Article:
When you first set up a Windows computer, Windows creates several different types of accounts. Normally, the only one you will be interested in is your own account. Sometimes, however, it might be helpful to see more information and this week’s Quick Tips article will show you how.
How To See Your Account Information
To see the information for your account only, do the following:
- Open a Command Prompt (this can be done by typing command prompt in the Start Menu and choosing it from the resulting list)
- In the Command Prompt window, type net user “user name” and hit Enter (replace “user name” with the name of the account you want to see)
That should bring you to a screen that looks similar to this one:
How To See All Accounts
To see all the accounts that Windows has currently set up on your computer, follow these steps:
- Open a Command Prompt
- Type in wmic useraccount list full and hit Enter
That should bring you to a screen similar to this:
Note: Due to size limitations the above image does not show the entire list.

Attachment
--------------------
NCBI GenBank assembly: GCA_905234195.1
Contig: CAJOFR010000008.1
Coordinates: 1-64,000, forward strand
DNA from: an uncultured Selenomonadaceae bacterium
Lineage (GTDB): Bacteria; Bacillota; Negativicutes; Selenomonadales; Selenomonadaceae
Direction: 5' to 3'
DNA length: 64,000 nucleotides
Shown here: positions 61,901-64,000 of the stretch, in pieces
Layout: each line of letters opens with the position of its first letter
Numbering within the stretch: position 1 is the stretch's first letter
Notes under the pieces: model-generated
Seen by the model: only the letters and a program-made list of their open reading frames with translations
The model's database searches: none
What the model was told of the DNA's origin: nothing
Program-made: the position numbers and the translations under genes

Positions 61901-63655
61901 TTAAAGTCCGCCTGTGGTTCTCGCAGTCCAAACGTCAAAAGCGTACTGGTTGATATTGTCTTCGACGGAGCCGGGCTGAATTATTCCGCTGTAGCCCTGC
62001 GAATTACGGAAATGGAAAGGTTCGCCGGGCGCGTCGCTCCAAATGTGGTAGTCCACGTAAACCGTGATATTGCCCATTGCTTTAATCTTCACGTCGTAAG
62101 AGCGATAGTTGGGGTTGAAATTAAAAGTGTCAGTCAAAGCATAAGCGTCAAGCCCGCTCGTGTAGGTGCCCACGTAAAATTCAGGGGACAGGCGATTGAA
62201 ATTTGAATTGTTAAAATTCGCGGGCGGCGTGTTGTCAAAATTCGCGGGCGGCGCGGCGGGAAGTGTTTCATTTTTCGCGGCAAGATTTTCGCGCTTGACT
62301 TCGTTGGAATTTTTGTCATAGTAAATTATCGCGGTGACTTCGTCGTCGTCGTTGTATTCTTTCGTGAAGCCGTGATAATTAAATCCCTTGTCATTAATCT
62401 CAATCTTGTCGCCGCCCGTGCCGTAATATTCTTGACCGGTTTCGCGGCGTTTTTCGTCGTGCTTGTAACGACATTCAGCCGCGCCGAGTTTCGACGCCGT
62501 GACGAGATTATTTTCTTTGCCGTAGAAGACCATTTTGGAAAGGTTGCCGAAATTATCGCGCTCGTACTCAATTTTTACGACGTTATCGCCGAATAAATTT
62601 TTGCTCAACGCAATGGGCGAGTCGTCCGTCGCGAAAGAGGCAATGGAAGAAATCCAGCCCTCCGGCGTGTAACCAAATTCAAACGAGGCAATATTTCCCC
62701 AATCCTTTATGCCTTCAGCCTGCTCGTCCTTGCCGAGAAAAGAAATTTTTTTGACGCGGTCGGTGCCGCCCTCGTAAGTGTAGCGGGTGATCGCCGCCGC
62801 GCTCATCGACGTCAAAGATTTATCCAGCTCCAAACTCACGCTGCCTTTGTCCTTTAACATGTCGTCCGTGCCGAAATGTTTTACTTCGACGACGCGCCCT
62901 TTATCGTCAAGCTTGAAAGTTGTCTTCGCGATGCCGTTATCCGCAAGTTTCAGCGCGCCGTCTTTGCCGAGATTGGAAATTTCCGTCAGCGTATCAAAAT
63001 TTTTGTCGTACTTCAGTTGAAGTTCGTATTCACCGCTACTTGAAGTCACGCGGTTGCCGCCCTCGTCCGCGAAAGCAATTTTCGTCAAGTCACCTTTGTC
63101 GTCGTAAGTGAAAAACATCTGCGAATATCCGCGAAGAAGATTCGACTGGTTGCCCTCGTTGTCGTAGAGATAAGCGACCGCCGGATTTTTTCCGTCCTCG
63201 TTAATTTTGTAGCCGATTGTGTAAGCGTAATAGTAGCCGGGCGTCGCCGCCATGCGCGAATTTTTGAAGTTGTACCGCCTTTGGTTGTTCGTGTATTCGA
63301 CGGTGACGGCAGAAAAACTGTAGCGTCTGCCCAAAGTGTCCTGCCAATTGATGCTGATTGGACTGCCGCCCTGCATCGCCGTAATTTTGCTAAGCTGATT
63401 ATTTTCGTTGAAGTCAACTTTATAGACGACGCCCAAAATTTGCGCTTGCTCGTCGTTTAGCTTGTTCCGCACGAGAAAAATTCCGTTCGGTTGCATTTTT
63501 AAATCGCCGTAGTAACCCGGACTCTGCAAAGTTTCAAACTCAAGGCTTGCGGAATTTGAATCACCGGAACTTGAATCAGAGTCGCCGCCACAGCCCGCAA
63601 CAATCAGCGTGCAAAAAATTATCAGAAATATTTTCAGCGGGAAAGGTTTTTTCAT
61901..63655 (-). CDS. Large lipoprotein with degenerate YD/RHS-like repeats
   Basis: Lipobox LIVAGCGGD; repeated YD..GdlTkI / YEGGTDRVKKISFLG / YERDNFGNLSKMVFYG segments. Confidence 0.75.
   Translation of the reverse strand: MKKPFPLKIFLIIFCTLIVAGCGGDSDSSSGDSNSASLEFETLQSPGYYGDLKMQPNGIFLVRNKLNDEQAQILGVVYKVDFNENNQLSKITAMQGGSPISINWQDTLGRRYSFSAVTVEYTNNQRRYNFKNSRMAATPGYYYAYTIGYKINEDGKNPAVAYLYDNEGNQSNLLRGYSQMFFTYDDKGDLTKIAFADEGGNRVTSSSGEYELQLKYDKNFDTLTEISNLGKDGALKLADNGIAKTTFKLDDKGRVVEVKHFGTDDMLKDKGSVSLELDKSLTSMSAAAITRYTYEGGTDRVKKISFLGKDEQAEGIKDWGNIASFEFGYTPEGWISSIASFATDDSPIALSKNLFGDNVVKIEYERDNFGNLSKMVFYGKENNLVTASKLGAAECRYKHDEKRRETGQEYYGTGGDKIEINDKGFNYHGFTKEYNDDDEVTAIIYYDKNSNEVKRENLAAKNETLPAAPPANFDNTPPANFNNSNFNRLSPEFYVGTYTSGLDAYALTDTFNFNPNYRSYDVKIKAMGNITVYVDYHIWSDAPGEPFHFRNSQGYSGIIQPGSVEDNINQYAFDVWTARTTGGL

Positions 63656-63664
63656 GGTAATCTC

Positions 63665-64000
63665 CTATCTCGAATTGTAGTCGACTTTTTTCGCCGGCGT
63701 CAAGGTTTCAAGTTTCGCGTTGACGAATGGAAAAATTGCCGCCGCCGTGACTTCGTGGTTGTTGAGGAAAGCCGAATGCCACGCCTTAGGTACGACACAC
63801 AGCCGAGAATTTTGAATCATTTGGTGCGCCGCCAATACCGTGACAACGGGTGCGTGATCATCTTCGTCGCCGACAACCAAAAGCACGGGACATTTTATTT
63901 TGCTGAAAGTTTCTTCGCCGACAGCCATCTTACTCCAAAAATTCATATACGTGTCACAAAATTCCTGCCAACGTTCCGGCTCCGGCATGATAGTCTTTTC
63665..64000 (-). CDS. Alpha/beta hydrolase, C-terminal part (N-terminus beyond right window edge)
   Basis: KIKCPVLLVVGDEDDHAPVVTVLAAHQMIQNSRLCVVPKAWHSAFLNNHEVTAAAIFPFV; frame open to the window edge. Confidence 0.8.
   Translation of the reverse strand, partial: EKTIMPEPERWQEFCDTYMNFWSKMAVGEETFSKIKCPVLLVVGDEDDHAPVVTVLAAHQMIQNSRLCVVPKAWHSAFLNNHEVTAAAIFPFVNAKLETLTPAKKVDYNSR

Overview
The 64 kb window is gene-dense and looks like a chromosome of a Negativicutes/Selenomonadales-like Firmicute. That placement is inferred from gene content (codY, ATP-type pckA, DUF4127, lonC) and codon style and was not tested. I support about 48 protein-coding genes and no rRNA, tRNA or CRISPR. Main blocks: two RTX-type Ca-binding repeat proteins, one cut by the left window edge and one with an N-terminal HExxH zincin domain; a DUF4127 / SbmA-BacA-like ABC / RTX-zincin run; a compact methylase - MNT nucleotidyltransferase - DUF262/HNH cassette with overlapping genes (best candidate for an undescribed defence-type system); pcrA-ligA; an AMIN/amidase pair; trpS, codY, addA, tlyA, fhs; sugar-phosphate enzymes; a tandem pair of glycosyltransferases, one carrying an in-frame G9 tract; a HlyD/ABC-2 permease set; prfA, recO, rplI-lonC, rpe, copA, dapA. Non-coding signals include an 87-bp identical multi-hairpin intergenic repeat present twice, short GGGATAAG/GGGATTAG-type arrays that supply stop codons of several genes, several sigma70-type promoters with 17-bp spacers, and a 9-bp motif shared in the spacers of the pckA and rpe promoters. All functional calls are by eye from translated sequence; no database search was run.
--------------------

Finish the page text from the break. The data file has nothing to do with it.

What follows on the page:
The last entry in the above image shows my current account along with a lot more information about it:
- Account Type – This number is a flag Windows uses to determine the type of account it is. 512 means that it is a default account that represents a typical user
- SID – Security Identifier is a string that identifies the current user
- SIDType – This let’s Window know the type of account that is being referenced: 1 means User, 2 means Group, 3 means Domain, and there are others as well
For a complete list of Account Types, please visit this Microsoft page.
To better understand SIDTypes and discover what they mean, please visit this Wikipedia page.
If you would like the Command Prompt to send its results to a text file, this can be accomplished by using the greater-than symbol (>) within the command to redirect the output. It works like this:
- If you type the original command (wmic useraccount list full), the output is directed to the screen by default
- If you want the output to be sent to a text file, type this instead: wmic useraccount list full >”filename.txt”
Whatever you choose for the file name, it will be sent to your User folder in the form of a text file which you can then open with any text editor, like Notepad for instance.
As always, if you have any helpful suggestions, comments or questions, please share them with us,